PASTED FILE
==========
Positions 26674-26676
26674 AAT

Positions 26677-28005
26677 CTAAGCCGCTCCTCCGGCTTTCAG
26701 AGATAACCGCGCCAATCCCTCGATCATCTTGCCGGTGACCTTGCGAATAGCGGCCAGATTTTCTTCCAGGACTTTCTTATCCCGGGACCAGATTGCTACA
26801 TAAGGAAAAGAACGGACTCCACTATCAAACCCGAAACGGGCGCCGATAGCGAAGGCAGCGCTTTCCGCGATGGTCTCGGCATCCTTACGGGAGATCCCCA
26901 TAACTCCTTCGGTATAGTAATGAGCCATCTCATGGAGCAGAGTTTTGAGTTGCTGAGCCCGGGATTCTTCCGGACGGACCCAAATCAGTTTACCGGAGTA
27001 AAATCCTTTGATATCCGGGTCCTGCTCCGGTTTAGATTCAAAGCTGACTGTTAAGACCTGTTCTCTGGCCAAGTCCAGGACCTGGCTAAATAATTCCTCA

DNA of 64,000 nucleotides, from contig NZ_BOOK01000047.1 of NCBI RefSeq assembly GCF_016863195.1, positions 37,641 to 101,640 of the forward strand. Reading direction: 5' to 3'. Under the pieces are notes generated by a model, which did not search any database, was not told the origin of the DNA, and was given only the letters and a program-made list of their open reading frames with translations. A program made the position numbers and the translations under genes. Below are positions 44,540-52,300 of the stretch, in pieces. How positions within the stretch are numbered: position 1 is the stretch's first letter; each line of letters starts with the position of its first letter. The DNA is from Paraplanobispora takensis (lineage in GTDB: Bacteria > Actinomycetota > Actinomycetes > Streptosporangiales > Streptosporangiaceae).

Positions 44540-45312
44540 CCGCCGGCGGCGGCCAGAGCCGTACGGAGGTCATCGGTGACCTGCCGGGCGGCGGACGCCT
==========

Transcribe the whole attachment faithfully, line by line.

Positions 26674-26676
26674 AAT

Positions 26677-28005
26677 CTAAGCCGCTCCTCCGGCTTTCAG
26701 AGATAACCGCGCCAATCCCTCGATCATCTTGCCGGTGACCTTGCGAATAGCGGCCAGATTTTCTTCCAGGACTTTCTTATCCCGGGACCAGATTGCTACA
26801 TAAGGAAAAGAACGGACTCCACTATCAAACCCGAAACGGGCGCCGATAGCGAAGGCAGCGCTTTCCGCGATGGTCTCGGCATCCTTACGGGAGATCCCCA
26901 TAACTCCTTCGGTATAGTAATGAGCCATCTCATGGAGCAGAGTTTTGAGTTGCTGAGCCCGGGATTCTTCCGGACGGACCCAAATCAGTTTACCGGAGTA
27001 AAATCCTTTGATATCCGGGTCCTGCTCCGGTTTAGATTCAAAGCTGACTGTTAAGACCTGTTCTCTGGCCAAGTCCAGGACCTGGCTAAATAATTCCTCA

DNA of 64,000 nucleotides, from contig NZ_BOOK01000047.1 of NCBI RefSeq assembly GCF_016863195.1, positions 37,641 to 101,640 of the forward strand. Reading direction: 5' to 3'. Under the pieces are notes generated by a model, which did not search any database, was not told the origin of the DNA, and was given only the letters and a program-made list of their open reading frames with translations. A program made the position numbers and the translations under genes. Below are positions 44,540-52,300 of the stretch, in pieces. How positions within the stretch are numbered: position 1 is the stretch's first letter; each line of letters starts with the position of its first letter. The DNA is from Paraplanobispora takensis (lineage in GTDB: Bacteria > Actinomycetota > Actinomycetes > Streptosporangiales > Streptosporangiaceae).

Positions 44540-45312
44540 CCGCCGGCGGCGGCCAGAGCCGTACGGAGGTCATCGGTGACCTGCCGGGCGGCGGACGCCT